In addition to studying history, we should focus on areas
where there have been — and will continue to be — progress.
While there is a glaring amount of work still to be done,
we’ve come a long way, and we can continue to build on that

That leads to Stearns’ next point: We all need to get more
involved. If you’re spending all your time on prepper boards
and stockpiling machetes but you haven’t gone to a City
Council meeting, called your senator, or knocked on doors
during an election, that’s…a problem. Stearns advocated for
joining grassroots organizations that work on local issues.
“Address clearly defined local problems, get people together
who aren’t in same political party or race, but acknowledge
we’ve got a problem,” he said. Things don’t get better on
their own; they get better when individual people get off
their asses and march and volunteer or even run for office. And
getting organized at the local level solves a bigger issue:
that we’re largely isolated as a population.

Things don’t get better on their own; they get better when
individual people get off their asses.

“We used to be a nation that joined things on a volunteer
basis, which helped us feel closer to people and the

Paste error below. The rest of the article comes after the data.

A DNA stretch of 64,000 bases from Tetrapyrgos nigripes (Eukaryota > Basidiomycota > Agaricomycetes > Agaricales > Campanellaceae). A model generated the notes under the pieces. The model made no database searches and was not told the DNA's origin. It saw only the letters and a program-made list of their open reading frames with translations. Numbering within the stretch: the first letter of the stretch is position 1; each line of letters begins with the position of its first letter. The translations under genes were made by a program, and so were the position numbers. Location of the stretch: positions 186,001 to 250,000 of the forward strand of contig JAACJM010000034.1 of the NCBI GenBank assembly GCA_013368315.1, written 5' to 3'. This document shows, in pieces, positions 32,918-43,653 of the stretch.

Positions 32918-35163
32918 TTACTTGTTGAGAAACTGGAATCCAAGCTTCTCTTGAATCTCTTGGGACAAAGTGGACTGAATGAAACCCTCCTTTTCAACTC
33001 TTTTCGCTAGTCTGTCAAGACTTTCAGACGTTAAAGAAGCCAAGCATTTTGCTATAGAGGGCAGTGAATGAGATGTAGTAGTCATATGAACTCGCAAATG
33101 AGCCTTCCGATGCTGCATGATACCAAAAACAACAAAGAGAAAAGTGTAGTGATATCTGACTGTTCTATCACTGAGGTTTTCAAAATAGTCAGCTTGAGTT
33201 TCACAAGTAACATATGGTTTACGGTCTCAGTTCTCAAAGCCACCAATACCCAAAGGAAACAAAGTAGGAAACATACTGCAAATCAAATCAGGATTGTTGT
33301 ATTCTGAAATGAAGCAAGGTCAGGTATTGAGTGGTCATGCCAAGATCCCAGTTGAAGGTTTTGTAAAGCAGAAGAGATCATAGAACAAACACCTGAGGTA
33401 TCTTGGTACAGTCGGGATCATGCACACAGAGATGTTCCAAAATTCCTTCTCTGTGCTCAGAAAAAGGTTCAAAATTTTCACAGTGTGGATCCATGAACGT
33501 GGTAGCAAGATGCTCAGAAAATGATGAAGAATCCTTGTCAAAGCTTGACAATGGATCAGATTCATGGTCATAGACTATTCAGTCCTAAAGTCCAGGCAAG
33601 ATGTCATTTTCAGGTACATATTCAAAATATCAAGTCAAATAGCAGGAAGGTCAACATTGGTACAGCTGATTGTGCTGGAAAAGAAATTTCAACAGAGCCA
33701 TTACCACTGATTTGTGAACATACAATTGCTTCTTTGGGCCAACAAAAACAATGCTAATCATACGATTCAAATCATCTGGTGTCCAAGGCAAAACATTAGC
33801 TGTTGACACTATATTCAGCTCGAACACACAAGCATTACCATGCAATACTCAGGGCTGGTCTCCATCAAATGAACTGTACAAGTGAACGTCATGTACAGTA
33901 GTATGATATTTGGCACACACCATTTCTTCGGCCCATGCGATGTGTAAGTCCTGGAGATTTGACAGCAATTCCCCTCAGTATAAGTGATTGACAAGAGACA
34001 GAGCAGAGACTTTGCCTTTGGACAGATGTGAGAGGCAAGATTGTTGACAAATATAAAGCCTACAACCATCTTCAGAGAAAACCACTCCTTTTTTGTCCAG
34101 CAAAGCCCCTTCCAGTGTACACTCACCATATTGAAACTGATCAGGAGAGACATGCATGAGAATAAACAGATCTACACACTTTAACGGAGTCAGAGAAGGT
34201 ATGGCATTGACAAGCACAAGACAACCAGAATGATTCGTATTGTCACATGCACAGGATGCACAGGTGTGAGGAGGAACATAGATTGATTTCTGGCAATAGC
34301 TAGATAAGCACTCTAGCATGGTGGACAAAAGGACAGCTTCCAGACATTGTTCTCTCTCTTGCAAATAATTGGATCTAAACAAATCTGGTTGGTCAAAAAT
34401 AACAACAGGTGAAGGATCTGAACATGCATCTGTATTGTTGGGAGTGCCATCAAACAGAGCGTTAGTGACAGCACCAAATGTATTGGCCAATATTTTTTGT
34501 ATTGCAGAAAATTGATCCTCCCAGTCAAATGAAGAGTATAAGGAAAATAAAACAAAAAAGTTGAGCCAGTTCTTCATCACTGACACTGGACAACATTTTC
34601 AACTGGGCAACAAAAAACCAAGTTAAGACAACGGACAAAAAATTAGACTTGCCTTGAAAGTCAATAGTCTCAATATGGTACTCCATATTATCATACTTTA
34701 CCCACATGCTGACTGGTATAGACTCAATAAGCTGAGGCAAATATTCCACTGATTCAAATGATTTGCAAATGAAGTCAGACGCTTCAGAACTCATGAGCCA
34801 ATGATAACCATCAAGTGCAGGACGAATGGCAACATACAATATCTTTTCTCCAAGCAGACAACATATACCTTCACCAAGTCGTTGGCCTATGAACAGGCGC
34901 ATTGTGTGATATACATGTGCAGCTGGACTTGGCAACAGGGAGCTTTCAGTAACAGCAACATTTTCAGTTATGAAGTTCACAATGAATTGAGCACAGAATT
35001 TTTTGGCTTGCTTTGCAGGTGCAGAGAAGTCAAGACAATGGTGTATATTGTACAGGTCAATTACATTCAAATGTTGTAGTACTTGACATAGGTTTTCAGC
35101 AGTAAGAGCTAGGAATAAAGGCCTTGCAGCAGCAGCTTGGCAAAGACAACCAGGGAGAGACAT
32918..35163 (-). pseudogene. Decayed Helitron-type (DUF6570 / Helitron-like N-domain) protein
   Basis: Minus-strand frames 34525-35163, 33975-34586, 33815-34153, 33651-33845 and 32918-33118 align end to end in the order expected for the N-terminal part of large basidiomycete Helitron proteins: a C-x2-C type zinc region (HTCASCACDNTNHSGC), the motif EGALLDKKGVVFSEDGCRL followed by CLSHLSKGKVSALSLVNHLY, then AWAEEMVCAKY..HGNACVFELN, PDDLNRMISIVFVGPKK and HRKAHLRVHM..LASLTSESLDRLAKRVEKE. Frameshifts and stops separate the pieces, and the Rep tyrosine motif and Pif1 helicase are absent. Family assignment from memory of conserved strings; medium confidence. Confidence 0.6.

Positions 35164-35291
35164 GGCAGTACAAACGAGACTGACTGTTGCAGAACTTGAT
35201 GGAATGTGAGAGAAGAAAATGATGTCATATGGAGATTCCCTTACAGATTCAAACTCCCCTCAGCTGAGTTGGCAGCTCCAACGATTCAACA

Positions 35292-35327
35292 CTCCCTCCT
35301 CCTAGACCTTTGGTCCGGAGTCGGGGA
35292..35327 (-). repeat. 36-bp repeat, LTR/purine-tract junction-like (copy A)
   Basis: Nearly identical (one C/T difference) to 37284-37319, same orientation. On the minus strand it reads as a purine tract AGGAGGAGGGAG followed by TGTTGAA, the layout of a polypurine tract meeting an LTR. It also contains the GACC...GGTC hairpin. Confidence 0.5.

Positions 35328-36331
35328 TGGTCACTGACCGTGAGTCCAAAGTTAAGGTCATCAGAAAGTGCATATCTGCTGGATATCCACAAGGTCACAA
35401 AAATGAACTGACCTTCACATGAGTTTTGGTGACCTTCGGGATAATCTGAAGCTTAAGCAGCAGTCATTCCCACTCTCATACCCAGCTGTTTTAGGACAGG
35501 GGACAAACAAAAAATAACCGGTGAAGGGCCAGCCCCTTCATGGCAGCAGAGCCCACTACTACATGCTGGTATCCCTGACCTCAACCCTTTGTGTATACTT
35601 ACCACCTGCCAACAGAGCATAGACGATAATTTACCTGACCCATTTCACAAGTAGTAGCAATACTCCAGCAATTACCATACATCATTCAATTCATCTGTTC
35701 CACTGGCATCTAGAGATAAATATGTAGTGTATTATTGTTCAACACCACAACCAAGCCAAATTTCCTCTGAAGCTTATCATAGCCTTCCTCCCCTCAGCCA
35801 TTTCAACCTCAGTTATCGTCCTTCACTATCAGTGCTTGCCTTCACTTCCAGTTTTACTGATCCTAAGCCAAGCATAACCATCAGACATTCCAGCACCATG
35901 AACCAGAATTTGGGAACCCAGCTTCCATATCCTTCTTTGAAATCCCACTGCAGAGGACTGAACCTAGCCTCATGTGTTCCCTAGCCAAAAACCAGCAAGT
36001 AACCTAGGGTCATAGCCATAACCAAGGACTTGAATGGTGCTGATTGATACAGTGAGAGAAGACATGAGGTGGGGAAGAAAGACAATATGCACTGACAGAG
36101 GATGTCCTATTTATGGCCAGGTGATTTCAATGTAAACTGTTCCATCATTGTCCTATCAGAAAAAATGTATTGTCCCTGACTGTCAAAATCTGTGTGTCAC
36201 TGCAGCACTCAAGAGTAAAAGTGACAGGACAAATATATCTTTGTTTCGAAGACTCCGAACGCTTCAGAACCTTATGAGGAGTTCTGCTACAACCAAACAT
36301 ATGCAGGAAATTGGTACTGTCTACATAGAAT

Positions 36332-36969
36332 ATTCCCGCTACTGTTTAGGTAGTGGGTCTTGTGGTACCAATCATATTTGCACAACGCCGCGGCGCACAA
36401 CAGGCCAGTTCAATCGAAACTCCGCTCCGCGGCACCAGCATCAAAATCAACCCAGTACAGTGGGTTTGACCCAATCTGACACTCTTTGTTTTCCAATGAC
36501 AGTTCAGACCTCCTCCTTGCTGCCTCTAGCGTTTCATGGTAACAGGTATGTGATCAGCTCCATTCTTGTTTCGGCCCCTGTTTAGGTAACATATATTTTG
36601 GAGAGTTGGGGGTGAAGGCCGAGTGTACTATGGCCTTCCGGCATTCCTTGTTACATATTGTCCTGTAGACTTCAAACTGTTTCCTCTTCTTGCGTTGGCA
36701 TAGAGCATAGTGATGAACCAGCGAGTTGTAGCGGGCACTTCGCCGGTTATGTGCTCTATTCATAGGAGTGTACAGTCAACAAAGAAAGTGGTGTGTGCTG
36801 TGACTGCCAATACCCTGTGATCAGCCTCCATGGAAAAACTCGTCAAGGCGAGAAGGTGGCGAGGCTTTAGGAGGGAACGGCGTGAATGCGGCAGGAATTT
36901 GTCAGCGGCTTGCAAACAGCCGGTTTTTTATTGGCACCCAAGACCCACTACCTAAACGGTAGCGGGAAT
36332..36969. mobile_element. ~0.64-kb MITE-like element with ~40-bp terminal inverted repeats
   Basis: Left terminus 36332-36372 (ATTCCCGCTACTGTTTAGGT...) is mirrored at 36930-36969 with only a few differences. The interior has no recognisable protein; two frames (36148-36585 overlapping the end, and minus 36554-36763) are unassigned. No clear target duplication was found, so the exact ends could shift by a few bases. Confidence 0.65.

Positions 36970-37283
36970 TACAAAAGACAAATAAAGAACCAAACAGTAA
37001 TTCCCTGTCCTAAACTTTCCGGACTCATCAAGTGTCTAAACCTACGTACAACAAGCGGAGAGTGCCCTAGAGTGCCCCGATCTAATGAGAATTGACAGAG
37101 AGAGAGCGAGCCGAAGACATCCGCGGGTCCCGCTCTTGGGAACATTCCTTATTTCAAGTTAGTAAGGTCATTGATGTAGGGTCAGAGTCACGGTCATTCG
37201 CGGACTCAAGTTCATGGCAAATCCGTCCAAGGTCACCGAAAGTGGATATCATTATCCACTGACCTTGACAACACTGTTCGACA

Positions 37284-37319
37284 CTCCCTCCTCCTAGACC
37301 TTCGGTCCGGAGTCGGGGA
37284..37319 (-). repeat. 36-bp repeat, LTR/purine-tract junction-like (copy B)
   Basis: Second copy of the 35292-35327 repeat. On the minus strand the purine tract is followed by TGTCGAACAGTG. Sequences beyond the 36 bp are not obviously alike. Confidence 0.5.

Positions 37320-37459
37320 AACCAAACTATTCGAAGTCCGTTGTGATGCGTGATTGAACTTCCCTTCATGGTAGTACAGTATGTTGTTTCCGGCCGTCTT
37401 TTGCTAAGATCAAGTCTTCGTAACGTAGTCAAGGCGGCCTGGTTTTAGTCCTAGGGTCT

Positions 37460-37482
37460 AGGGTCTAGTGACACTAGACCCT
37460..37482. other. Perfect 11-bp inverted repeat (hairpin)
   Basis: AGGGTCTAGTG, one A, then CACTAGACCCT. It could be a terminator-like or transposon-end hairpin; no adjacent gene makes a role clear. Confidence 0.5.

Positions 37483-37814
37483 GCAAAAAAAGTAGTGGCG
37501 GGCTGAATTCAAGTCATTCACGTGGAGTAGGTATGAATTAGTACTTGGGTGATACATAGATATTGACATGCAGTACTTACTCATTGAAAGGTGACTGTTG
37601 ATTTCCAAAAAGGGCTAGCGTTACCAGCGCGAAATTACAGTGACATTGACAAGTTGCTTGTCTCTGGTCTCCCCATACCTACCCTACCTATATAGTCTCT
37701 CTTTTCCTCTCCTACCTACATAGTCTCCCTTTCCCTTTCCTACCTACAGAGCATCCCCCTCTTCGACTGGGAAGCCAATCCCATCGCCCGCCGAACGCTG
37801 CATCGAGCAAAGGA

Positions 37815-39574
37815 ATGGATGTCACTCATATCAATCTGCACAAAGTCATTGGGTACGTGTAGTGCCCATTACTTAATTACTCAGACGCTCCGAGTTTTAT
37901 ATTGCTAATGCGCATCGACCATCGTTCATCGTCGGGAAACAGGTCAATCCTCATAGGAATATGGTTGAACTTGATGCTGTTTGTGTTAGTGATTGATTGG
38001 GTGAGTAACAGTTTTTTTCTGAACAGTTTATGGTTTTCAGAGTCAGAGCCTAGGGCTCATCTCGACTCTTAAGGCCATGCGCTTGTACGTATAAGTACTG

solutions to problems,” he said. “We need to artificially
reinvent that, the way Robert Putnam suggests in Bowling Alone.”
That means rebuilding social capital and trust by joining
local organizations like League of Women Voters or the PTA.
Higher civic engagement like this has historically correlated
with higher voter turnout — and that is a surefire way
of feeling better about the world and who’s in charge.

Putnam was really onto something there, even if he was
writing a distant-feeling 16 years ago. If you’re not going
out and connecting with people, connecting with a cause, then
yeah, you’re going to lose faith in institutions — and the
world — pretty quickly. Being isolated creates perfect
conditions for building partisan echo
chambers and it makes all of the unpredictable tragedies
pile up and become so overwhelming that you’re staring into
the abyss.

And what’s at the bottom of it? Who’s to say? There are
dozens of ways experts have predicted the world could
end, from a killer asteroid to a
robot takeover. But
even the smartest, most creative experts are only guessing.